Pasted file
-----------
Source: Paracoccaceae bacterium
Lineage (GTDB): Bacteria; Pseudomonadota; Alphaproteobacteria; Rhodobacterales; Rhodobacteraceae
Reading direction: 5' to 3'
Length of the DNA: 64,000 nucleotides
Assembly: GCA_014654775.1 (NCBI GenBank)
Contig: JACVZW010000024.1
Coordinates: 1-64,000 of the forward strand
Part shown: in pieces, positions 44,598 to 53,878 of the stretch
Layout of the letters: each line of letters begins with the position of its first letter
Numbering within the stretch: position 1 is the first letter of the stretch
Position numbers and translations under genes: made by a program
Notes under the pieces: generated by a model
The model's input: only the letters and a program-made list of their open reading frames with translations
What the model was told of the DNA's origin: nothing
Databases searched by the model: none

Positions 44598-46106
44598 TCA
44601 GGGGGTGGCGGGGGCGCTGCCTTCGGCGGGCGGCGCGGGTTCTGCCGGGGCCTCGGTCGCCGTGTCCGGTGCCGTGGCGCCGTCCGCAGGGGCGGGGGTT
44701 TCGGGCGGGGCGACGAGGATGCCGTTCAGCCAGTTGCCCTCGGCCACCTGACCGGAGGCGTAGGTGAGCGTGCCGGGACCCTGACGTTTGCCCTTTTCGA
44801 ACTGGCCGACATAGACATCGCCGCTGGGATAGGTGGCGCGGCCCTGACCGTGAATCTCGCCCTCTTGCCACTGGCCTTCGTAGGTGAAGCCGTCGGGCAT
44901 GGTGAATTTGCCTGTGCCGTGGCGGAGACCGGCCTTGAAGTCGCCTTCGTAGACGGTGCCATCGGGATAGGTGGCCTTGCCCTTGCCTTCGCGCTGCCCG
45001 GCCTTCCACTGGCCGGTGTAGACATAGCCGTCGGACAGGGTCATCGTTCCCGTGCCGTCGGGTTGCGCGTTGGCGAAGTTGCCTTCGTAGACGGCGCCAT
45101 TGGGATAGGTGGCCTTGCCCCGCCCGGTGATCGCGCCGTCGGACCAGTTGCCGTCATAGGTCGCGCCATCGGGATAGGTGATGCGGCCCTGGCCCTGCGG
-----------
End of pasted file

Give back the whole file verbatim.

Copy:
Source: Paracoccaceae bacterium
Lineage (GTDB): Bacteria; Pseudomonadota; Alphaproteobacteria; Rhodobacterales; Rhodobacteraceae
Reading direction: 5' to 3'
Length of the DNA: 64,000 nucleotides
Assembly: GCA_014654775.1 (NCBI GenBank)
Contig: JACVZW010000024.1
Coordinates: 1-64,000 of the forward strand
Part shown: in pieces, positions 44,598 to 53,878 of the stretch
Layout of the letters: each line of letters begins with the position of its first letter
Numbering within the stretch: position 1 is the first letter of the stretch
Position numbers and translations under genes: made by a program
Notes under the pieces: generated by a model
The model's input: only the letters and a program-made list of their open reading frames with translations
What the model was told of the DNA's origin: nothing
Databases searched by the model: none

Positions 44598-46106
44598 TCA
44601 GGGGGTGGCGGGGGCGCTGCCTTCGGCGGGCGGCGCGGGTTCTGCCGGGGCCTCGGTCGCCGTGTCCGGTGCCGTGGCGCCGTCCGCAGGGGCGGGGGTT
44701 TCGGGCGGGGCGACGAGGATGCCGTTCAGCCAGTTGCCCTCGGCCACCTGACCGGAGGCGTAGGTGAGCGTGCCGGGACCCTGACGTTTGCCCTTTTCGA
44801 ACTGGCCGACATAGACATCGCCGCTGGGATAGGTGGCGCGGCCCTGACCGTGAATCTCGCCCTCTTGCCACTGGCCTTCGTAGGTGAAGCCGTCGGGCAT
44901 GGTGAATTTGCCTGTGCCGTGGCGGAGACCGGCCTTGAAGTCGCCTTCGTAGACGGTGCCATCGGGATAGGTGGCCTTGCCCTTGCCTTCGCGCTGCCCG
45001 GCCTTCCACTGGCCGGTGTAGACATAGCCGTCGGACAGGGTCATCGTTCCCGTGCCGTCGGGTTGCGCGTTGGCGAAGTTGCCTTCGTAGACGGCGCCAT
45101 TGGGATAGGTGGCCTTGCCCCGCCCGGTGATCGCGCCGTCGGACCAGTTGCCGTCATAGGTCGCGCCATCGGGATAGGTGATGCGGCCCTGGCCCTGCGG